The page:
On 28/06/2004, at 12:07 AM, PeterV wrote:
> Back to the formats discussion, I don't really understand how it all
> fits together. Know of a good introduction somewhere I can read?
MPEG 4 is based on the QuickTime architecture. It isn't qt, but they
took the qt ideas of architecture to use in MPEG4. MPEG 4 is an
international consortium that more or less has agreed and open
standards. Anyone can make a mpeg 4 compliant player, encoder, etc. I
think *that's think* that there are licensing fees involved.
QuickTime is a media architecture that other stuff gets loaded into
that can then be presented/played. This is why people write specific
plugins for qt that let you do clever things like vector graphic
things, and whatnot.
Real and WMV are more like 'dumb' formats in that (here i really need
to be watched, i've only done my serious work in QuickTime so don't
know much anymore about Real and WMV) they are primarily presentation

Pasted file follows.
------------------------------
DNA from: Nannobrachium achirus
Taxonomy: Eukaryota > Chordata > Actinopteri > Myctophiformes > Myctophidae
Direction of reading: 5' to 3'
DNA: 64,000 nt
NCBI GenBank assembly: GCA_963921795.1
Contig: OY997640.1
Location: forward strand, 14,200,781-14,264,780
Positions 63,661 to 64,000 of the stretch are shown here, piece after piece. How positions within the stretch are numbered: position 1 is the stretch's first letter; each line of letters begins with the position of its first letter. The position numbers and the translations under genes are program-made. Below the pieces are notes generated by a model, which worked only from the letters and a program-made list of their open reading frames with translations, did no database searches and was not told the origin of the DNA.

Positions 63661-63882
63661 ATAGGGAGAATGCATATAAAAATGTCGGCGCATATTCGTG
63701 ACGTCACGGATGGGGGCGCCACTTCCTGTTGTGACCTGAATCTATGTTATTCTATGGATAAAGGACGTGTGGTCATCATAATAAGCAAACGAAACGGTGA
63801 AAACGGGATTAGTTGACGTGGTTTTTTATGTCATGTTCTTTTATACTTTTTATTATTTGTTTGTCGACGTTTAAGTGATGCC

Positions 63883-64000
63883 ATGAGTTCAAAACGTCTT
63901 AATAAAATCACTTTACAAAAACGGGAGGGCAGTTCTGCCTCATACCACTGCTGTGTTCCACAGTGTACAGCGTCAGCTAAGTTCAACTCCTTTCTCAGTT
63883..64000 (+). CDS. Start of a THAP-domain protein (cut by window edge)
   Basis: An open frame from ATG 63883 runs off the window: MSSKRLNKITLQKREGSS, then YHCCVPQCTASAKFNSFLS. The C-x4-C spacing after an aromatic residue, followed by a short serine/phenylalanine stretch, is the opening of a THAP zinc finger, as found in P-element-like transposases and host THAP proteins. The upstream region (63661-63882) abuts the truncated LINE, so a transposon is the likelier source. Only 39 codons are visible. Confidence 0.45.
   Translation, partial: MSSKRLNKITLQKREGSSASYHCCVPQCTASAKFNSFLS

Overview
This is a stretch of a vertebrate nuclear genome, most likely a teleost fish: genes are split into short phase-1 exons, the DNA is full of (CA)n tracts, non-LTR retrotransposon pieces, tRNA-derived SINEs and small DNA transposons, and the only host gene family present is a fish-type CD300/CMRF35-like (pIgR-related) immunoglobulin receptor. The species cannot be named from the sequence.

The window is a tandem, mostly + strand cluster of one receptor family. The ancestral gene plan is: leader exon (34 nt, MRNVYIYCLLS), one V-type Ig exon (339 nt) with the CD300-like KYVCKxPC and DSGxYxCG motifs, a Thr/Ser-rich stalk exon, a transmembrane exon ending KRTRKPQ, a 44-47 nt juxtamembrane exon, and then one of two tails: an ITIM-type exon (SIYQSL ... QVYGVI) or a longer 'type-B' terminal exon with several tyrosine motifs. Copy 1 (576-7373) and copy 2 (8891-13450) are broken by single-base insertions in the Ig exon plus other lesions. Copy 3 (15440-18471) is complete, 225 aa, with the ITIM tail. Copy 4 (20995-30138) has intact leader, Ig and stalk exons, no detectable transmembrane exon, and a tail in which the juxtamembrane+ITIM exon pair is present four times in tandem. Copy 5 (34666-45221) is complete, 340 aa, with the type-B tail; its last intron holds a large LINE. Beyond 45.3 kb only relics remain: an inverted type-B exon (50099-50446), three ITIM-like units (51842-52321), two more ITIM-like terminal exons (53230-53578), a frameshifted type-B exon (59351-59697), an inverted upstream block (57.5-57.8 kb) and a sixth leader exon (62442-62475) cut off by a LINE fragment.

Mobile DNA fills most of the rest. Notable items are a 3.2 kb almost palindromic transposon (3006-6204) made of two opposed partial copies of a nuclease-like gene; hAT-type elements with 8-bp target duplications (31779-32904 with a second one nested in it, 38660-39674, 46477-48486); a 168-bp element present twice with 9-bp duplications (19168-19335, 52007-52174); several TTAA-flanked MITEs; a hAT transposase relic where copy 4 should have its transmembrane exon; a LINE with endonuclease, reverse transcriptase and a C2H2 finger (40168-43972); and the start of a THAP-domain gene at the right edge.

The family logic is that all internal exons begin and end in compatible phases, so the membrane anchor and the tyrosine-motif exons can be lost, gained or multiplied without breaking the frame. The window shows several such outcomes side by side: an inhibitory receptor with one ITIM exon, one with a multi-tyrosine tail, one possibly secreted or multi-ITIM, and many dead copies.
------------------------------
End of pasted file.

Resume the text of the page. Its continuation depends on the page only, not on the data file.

engines. QT is an authoring environment as well as a presentation
environment (if you like it is more like html). Nearly everyone even if
they publish to WMV or Real, use QuickTime in their production chain.
At the end they then export to WMV or Real. You can use SMIL to do
nifty stuff, but keep in mind SMIL is like HTML for multimedia, it
still isn't about 'interactivity'. And it still has a very high level
of granularity, a hunk of video is a whole object and it doesn't do
much of a job of thinking about it in terms of parts.
for an intro to some of these differences have a look at the intro.
of course real and wmv dominate the installed user base.
hypertext.rmit || hypertext.rmit.edu.au/adrian
interactive networked video || hypertext.rmit.edu.au/vog
research blog || hypertext.rmit.edu.au/vog/vlog/